The video game voice actor strike has been suspended after Screen Actors Guild and American Foundation of Television and Radio Artists (SAG-AFTRA) reached a tentative agreement with the companies they were striking against. The strike started in October 2016, seeking better working conditions as well as better pay and more awareness of roles they were accepting. Perhaps the most visible consequence of the strike has been Life Is Strange’s prequel Before The Storm switching voice actor for its protagonist, but the strike has affected eleven companies and many more games.
Targets of the strike included Electronic Arts, Warner Bros. Games, Activision, and several voiceover production companies who are used by other studios. SAG-AFTRA members went on strike against all games the companies had entered production on since February 2015. Not all games companies were struck against, mind, and not all voice actors are unionised. Before The Storm’s use of strikebreakers was obvious due to replacing a known actor who voiced a main character (Chloe’s original actor, Ashly Burch, did still legitimately work on the game as a script consultant), but we don’t know quite how many games also did before the companies capitulated.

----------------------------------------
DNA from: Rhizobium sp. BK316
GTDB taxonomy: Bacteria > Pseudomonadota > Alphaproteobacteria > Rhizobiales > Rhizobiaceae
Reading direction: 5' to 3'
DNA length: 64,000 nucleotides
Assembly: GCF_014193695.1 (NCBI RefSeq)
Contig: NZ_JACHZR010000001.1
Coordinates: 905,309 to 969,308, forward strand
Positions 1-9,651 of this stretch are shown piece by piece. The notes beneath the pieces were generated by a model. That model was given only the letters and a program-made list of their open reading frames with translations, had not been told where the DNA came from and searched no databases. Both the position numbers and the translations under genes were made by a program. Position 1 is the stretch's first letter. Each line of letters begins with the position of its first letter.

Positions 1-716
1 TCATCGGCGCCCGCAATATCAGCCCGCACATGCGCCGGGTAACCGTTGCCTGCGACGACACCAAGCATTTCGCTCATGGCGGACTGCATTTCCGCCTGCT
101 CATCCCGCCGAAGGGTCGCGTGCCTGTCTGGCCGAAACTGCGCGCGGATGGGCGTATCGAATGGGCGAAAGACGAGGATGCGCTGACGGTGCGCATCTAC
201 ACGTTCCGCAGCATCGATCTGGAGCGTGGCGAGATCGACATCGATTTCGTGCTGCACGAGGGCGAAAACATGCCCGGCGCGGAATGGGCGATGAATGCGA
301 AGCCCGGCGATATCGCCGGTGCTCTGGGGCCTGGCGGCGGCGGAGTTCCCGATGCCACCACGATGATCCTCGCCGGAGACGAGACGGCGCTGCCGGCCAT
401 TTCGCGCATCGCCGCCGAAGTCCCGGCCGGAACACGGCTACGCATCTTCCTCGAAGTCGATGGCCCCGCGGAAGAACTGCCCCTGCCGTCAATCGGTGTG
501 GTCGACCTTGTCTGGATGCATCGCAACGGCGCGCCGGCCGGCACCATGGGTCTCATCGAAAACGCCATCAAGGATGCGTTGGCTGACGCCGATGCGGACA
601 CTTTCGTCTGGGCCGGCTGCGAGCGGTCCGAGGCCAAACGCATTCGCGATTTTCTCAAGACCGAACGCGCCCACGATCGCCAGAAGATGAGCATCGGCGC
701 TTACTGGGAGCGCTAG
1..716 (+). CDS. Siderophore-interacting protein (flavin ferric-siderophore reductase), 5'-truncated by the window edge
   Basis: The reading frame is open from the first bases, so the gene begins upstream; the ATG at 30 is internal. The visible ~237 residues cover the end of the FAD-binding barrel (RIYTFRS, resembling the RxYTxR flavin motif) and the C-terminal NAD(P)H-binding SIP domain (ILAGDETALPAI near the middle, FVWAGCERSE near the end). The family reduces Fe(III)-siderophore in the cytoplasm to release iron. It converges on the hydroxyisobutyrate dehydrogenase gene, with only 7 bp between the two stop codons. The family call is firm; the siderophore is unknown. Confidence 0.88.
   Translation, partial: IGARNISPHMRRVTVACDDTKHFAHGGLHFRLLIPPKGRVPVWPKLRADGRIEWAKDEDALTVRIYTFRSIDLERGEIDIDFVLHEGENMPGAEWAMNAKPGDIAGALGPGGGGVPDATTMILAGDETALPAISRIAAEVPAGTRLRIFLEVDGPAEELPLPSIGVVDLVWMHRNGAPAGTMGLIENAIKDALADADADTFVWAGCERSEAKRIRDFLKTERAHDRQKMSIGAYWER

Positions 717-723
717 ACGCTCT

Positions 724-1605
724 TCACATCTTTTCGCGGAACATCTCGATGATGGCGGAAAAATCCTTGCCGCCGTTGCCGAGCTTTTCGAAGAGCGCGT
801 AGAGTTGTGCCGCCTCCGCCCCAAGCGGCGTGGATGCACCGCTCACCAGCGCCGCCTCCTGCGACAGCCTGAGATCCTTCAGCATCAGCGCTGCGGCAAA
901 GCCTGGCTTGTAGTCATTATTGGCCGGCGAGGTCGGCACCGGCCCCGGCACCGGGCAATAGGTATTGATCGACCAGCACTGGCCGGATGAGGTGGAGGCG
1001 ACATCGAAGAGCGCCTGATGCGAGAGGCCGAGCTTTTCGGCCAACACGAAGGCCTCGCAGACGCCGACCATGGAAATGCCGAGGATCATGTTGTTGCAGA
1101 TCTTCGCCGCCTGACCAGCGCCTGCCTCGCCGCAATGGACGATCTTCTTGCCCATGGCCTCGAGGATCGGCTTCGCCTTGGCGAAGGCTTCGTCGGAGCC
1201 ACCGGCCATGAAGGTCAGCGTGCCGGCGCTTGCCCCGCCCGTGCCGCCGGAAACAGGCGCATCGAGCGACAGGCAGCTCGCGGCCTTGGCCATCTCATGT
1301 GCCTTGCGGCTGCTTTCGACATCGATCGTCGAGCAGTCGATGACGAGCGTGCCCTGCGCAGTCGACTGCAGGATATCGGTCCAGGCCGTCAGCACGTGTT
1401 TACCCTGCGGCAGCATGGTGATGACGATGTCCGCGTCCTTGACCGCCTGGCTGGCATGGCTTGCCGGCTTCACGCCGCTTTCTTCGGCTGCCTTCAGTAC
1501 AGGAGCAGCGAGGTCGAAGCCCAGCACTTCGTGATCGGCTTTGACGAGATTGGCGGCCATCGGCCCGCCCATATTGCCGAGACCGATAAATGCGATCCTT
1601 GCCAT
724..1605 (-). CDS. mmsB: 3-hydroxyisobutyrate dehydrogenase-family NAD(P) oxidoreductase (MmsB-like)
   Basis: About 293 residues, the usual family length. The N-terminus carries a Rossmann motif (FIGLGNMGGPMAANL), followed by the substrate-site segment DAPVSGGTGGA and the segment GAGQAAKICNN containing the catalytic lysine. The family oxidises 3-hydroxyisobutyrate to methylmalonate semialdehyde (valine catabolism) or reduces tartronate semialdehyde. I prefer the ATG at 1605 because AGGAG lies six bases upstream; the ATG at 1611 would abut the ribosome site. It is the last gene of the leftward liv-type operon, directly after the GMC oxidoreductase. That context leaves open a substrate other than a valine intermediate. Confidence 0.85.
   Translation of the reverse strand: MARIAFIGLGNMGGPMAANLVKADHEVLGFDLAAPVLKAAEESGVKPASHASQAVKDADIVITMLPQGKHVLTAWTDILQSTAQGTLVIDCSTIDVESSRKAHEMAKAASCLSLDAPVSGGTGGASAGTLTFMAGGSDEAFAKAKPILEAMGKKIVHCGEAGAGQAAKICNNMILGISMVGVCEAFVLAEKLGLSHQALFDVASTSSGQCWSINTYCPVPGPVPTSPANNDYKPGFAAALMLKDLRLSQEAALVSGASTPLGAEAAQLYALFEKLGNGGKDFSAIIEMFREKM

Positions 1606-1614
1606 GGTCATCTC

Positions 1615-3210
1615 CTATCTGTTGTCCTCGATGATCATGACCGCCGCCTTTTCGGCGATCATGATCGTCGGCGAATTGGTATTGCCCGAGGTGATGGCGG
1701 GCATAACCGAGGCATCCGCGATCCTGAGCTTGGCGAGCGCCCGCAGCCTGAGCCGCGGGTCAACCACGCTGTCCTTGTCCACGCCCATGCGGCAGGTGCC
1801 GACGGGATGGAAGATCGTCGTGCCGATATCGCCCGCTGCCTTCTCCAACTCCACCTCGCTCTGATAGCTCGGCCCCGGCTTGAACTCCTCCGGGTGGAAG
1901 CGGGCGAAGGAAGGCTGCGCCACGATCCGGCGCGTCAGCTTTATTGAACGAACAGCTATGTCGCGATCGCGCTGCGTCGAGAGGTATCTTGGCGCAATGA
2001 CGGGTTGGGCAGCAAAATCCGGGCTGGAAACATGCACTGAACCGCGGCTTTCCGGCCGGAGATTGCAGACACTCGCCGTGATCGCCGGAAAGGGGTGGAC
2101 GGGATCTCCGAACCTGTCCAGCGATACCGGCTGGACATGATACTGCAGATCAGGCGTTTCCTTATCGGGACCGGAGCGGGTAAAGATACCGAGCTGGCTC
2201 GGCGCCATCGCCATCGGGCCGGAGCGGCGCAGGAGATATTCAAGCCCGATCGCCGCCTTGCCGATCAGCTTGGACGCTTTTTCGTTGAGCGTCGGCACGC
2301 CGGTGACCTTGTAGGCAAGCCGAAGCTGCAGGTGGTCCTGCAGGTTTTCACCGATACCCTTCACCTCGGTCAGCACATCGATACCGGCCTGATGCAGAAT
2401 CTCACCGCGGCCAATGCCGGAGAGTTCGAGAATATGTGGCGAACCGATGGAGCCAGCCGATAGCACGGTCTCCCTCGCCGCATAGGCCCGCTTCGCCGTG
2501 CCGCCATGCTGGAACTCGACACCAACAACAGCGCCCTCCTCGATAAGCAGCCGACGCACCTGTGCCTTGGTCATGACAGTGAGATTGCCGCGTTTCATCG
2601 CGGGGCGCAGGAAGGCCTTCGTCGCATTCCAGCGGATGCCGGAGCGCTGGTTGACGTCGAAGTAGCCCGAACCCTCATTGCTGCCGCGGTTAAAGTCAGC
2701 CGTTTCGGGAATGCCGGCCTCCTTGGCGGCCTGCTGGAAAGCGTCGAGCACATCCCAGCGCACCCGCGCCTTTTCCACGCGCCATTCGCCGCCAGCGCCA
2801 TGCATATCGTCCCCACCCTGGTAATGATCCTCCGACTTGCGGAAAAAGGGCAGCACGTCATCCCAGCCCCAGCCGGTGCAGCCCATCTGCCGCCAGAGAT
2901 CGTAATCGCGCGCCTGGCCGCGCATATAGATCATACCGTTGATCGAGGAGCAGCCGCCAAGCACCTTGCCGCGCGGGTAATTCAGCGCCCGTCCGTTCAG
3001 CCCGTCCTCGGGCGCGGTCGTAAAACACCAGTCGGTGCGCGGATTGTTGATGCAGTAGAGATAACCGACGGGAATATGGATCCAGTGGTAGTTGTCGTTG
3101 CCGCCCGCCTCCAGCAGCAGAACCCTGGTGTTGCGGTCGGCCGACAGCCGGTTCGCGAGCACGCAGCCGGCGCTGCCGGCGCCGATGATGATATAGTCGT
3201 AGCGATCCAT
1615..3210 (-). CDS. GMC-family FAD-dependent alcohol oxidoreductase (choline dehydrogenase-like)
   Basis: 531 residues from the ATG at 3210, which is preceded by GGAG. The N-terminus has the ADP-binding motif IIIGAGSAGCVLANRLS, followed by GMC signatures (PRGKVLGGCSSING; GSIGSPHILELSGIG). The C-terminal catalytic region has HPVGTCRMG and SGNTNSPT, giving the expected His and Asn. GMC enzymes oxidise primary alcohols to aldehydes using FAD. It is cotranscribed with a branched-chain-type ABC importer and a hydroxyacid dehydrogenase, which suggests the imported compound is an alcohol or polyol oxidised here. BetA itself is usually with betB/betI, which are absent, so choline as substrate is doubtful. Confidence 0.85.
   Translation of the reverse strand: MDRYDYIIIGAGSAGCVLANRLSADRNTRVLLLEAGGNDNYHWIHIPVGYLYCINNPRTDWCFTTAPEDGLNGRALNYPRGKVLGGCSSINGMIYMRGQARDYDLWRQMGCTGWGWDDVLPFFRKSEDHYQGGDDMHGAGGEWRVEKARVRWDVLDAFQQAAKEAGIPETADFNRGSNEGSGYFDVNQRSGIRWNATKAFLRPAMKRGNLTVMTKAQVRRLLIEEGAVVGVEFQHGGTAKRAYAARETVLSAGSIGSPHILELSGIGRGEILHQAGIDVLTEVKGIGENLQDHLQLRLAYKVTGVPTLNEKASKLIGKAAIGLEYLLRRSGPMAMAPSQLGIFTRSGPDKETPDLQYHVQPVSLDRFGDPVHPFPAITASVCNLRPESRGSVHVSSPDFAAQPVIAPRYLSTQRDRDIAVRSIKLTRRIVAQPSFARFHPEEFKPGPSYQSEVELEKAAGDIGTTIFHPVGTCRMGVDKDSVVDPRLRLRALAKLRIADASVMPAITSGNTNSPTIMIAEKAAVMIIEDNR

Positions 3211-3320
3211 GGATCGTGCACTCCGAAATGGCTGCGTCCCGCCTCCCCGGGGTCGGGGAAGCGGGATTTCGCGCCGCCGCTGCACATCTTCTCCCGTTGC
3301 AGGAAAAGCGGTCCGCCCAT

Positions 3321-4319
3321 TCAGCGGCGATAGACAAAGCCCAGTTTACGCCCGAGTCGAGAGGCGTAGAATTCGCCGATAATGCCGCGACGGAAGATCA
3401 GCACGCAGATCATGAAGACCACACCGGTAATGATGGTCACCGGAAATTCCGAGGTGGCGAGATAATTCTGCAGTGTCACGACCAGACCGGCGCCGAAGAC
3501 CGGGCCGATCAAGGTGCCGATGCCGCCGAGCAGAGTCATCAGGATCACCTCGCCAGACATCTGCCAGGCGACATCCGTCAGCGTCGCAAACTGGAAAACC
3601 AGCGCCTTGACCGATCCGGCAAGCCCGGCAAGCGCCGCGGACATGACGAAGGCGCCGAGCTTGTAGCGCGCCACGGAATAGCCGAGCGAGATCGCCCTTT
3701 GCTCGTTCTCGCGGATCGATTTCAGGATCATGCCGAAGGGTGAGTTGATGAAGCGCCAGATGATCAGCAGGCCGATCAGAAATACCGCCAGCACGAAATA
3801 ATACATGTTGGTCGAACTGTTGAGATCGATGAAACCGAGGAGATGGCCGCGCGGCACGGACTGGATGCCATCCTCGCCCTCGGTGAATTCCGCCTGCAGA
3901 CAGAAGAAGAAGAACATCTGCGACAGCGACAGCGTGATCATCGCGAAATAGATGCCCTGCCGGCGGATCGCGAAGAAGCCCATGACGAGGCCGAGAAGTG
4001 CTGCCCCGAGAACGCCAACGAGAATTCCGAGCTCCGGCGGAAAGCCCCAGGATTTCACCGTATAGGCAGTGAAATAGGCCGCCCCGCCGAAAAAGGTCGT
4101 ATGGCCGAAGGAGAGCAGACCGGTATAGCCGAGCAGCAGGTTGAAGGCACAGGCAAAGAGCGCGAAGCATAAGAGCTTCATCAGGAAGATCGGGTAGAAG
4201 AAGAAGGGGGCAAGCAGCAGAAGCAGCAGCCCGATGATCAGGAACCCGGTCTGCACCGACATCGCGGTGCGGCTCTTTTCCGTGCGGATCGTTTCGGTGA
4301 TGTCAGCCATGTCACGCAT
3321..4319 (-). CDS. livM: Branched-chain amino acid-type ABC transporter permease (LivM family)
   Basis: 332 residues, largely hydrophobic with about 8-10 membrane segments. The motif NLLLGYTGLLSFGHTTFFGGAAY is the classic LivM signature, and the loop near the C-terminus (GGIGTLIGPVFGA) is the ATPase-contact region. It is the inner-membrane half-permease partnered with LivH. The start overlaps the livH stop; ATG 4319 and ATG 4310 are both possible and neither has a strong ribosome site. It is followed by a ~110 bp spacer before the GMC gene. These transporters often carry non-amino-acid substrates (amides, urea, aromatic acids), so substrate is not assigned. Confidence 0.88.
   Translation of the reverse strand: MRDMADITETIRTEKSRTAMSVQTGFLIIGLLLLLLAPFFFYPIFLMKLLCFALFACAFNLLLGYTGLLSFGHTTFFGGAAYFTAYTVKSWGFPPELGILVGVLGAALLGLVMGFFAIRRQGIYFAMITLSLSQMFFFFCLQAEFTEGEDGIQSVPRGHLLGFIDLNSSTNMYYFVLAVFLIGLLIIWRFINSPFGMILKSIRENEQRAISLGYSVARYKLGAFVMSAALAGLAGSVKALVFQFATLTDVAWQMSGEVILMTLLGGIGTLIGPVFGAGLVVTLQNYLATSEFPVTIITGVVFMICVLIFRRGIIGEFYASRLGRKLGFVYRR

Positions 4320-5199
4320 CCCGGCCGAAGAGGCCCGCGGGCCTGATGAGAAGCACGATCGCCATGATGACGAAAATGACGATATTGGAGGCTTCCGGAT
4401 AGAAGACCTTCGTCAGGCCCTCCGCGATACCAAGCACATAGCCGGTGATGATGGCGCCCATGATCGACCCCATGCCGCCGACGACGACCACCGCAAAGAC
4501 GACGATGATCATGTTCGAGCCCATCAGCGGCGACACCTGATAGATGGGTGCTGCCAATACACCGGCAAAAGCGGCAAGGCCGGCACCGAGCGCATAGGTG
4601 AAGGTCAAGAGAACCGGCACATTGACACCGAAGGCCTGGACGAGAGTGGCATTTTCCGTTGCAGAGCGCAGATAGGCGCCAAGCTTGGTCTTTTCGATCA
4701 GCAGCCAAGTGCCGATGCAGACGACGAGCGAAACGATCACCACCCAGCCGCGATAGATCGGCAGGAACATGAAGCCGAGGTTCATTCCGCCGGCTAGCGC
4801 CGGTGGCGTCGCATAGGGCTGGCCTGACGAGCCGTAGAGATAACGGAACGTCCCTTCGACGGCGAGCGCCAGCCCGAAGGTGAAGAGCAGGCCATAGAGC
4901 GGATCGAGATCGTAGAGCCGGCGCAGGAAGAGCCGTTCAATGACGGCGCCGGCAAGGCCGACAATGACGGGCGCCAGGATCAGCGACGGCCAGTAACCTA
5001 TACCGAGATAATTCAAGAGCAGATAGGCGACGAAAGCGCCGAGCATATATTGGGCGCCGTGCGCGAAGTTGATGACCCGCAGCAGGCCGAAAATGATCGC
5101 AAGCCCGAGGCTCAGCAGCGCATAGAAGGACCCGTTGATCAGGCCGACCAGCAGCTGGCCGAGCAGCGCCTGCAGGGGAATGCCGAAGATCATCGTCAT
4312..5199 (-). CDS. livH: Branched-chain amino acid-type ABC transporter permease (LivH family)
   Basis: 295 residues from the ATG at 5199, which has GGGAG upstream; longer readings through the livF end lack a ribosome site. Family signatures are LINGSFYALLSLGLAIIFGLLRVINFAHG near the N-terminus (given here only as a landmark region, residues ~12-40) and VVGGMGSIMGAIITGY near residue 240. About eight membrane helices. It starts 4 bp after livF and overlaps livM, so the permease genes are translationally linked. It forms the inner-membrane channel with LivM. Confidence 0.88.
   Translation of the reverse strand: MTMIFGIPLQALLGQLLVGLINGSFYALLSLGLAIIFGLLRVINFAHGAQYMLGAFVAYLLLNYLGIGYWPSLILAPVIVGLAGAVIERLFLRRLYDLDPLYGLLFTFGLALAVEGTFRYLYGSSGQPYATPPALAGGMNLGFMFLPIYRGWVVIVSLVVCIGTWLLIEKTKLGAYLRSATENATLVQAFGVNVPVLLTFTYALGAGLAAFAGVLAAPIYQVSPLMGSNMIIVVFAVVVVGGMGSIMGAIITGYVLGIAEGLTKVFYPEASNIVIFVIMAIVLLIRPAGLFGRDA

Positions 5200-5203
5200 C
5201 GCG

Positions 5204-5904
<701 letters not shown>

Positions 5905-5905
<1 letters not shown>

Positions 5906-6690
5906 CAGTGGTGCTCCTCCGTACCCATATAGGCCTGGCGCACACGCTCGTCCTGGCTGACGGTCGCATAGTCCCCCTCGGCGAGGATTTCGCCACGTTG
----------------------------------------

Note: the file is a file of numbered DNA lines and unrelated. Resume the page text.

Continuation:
SAG-AFTRA’s proposals include pay increases, royalty payments, and shorter sessions when recording vocally stressful parts to reduce damage. Their demands are not met in full but the new agreement they’ll run under has been tentatively accepted, and will be reviewed by the SAG-AFTRA National Board at its October meeting.
Along with new bonus payments and a loose plan for employers to “to continue working with SAG-AFTRA on the issue of vocal stress”, part of the new agreement is giving actors a better idea of what the roles they’re taking even involve.
“The new transparency provisions will enhance the bargaining power of our members’ representatives by requiring the companies to disclose the code name of project, its genre, whether the game is based on previously published intellectual property and whether the performer is reprising a prior role,” chief contracts officer Ray Rodriguez said in yesterday’s announcement. “Members are also protected by the disclosure of whether they will be required to use unusual terminology, profanity or racial slurs, whether there will be content of a sexual or violent nature and whether stunts will be required.”
It is wild that previously actors might not know those details in advance.
While the deal is not fully settled, SAG-AFTRA members are again able to work for companies they had been striking against.